When I came in the front door of my apartment, my husband was waiting for me. I was soaking wet and being followed by 998 soaking wet bunny rabbits.
“Where have you been? I’ve been worried,” my husband said.
“The “L” reconfigured itself while I was on it,” I replied.
My husband started walking towards the back of the house and I followed him. The bunny rabbits stayed in the living room, hopping and bouncing on the furniture, as bunny rabbits are wont to do.
“So where did you end up getting off?” my husband asked.
“I got off at the
stop, but it was really the
stop. And it was only a two stop
difference, so I counted myself lucky and walked the rest of the way,” I
answered loudly, so my husband could hear me.
His head was in the linen closet. Belmont
“I don’t know why you ride the “L”. You know it is likely to reconfigure itself, especially when it’s raining,” my husband said, as he handed me 499 towels.
“I had to. I ran out of money.”
We walked back to the living room. We each picked up a bunny rabbit. We started to dry them off. The other bunny rabbits saw this and immediately formed two lines. 498 bunny rabbits in each line.
“Perhaps you should start at the beginning,” he said, diligently rubbing down his second bunny rabbit.
“Okay, so I was getting ready for work…”
And then I heard the horrible flash back music.
I have this volunteer job. Because I don’t have a real job and I don’t have kids. And I don’t ever want either. But what would people think if I just stayed home and watched Star Trek all day, everyday. So I have this volunteer job. Not because I want to help anyone. Mostly I hate the human race. But that’s neither here nor there. I read to deaf people. I don’t know if I’m helping them because I don’t understand sign language. And I have to admit, some of them look annoyed when I show up and follow them around, reading the newspaper.
Anyway… I was getting ready for work when the doorbell rang. I answered it with my usual trepidation, because who knows what is going to be on the other side. On the other hand, if you don’t answer it, they’ll keep ringing.
When I answered the door, there were 998 bunny rabbits standing there. One of the bunny rabbits stepped forward and tried to hand me a piece of paper.
“We’re here,” the bunny rabbit said.
“What?” I asked.
He was shaking the paper at me. I took it and looked at it. It was one of those moments when you know every word on the paper, but somehow, strung together like that, they make absolutely no sense.
“What?” I asked again.
“You ordered 998 bunny rabbits. And we’re here,” he said, talking very slowly, for I was obviously an idiot.
“I didn’t order 998 bunny rabbits.”
“Your name is on the invoice.”
I looked at the invoice. Damned if my name wasn’t there. Well, what can you do? So I explained that I was just on my way to work and that they should come with me and we would get them settled in afterwards. So out to the corner we went. I hailed a cab and we all got in.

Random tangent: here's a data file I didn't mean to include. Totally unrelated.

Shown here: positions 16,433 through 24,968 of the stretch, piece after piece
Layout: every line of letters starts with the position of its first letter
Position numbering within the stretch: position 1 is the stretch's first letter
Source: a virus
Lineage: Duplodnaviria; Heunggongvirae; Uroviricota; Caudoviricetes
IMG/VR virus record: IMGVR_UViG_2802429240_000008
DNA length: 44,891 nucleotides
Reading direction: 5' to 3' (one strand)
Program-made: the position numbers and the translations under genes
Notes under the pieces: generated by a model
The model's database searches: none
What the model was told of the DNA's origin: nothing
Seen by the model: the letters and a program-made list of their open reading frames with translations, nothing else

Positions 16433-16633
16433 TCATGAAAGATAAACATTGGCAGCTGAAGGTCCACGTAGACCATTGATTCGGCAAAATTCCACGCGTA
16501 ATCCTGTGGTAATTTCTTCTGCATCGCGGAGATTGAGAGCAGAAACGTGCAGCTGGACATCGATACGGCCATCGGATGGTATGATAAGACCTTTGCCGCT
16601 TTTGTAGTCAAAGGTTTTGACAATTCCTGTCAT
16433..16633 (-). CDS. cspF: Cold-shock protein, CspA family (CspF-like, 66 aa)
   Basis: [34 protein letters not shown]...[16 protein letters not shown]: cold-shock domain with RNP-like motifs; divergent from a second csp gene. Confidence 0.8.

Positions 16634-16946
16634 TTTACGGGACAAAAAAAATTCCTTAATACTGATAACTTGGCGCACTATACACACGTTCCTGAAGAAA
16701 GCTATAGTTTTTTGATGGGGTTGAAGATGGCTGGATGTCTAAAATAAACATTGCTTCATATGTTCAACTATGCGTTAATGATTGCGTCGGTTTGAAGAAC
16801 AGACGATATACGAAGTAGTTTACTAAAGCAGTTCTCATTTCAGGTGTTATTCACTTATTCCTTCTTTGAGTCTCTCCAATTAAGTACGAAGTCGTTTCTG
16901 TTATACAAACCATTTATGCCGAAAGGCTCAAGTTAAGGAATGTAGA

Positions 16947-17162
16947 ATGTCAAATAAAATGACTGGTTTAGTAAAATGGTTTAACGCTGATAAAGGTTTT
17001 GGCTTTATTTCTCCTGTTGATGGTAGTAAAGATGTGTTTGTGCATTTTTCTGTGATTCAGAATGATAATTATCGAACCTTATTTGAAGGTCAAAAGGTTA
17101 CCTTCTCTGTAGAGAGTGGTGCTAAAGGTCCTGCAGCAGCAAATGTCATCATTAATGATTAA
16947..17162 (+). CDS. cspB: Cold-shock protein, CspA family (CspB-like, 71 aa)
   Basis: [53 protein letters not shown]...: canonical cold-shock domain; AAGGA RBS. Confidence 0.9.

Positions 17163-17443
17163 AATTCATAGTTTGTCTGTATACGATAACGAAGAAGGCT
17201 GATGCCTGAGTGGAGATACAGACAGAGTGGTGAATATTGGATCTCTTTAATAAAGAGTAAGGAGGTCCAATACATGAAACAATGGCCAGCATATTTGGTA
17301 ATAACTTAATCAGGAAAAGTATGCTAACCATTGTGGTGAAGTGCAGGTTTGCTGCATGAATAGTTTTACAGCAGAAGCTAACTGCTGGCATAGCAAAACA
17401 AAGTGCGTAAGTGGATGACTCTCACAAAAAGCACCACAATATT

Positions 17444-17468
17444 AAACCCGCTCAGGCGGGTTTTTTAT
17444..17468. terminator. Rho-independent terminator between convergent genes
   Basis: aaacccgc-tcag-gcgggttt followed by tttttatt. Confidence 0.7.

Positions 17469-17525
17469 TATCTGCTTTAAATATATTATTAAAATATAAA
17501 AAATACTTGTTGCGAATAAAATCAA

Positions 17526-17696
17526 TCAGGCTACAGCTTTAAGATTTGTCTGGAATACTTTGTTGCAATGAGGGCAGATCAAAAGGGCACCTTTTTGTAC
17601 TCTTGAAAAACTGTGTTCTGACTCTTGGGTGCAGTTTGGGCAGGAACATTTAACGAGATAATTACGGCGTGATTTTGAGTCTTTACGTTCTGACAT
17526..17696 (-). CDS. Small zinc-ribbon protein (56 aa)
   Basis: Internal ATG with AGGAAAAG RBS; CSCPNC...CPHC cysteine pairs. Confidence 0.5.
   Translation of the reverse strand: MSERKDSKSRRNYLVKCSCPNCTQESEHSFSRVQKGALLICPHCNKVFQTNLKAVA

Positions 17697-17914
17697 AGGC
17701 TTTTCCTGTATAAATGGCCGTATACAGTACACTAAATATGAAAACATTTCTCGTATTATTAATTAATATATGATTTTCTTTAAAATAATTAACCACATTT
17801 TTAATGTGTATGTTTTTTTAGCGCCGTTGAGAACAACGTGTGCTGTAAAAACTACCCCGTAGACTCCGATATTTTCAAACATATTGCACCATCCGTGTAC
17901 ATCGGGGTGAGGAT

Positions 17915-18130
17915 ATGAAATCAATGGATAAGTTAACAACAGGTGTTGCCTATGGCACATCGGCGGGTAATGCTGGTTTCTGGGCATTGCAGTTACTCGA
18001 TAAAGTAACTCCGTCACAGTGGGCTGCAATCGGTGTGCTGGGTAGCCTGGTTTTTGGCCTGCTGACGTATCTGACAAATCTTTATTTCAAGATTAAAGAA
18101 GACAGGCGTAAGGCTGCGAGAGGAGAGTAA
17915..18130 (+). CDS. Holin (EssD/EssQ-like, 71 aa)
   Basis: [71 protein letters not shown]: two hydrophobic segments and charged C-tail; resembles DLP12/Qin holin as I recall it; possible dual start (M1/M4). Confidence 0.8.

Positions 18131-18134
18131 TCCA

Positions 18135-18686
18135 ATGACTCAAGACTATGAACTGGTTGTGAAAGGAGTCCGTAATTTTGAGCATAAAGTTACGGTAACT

“Beautiful day,” the cab driver said, after I told him where we were going. It was, in fact, not a beautiful day. It was a cold
day, with wind
whipping off the lake, and thunderheads forming. Chicago
“Hhhmmm…” I grunted. I started petting the bunny rabbit that was on the top of the pile on my lap with great interest. Mostly I get cab drivers who want to talk. Which I wouldn’t mind so much if they could think of anything to talk about besides the weather. It turned out that the lead bunny rabbit, the one who’d handed me the invoice, wanted to talk, so I was off the hook. He asked all sorts of questions about
landmarks and, oddly enough, Swedish cuisine.
He and the cab driver talked the whole way. Chicago
“That will be $516,” the cab driver said.
“Are you sure?” I asked.
“$17.00 for the trip and fifty cents for each additional passenger.”
“Oh, right. Forgot about that,” I said. Then I handed him $650 and told him to keep the change. I always overtip. We went to my job and followed deaf people around, reading to them. Some stopped to pet the bunny rabbits. One guy even had a long chat with the lead bunny rabbit. Paws and hands flying through the air.
“What was that about?” I asked, after the guy had left.
“Oh, he was just saying that you annoy him,” the bunny rabbit answered.
“Yeah, I figured.”
Then it was time to go home. And I didn’t have enough money to take a cab, so we went on the “L”, because the rule there is that if you can walk underneath the turnstile, without ducking, you can ride for free. So I only had to pay for me and the two biggest bunny rabbits. But it was raining. And I should have known. Every time it rains, the “L” reconfigures itself. Once I was going to the
station, the one
by my house, at 4000 North and I ended up at 5300 South. It was very inconvenient. This time I only ended up two stops
away. So I just walked. 998 wet bunny rabbits in tow. Sheridan
And then the flashback was over. And nobody had died this time. Very lucky day for me. Probably because of all those bunny rabbit feet. The real lucky ones are still on the bunny rabbit. If it wasn’t lucky for the bunny rabbit, why would it be lucky for anyone else? I was almost at the end of my line of wet bunny rabbits. I looked around the living room to find the lead bunny rabbit. He was checking out the DVD collection.
“We’re going to be a bit crowded until we can find a bigger house to live in, so you and the rest of the bunny rabbits will have to double up on quarters,” I said.
“That’s fine,” said the lead bunny rabbit, waving a paw in my direction, never taking his eyes off the DVDs. “Hey, can we watch Independence Day?!?!?!?!?”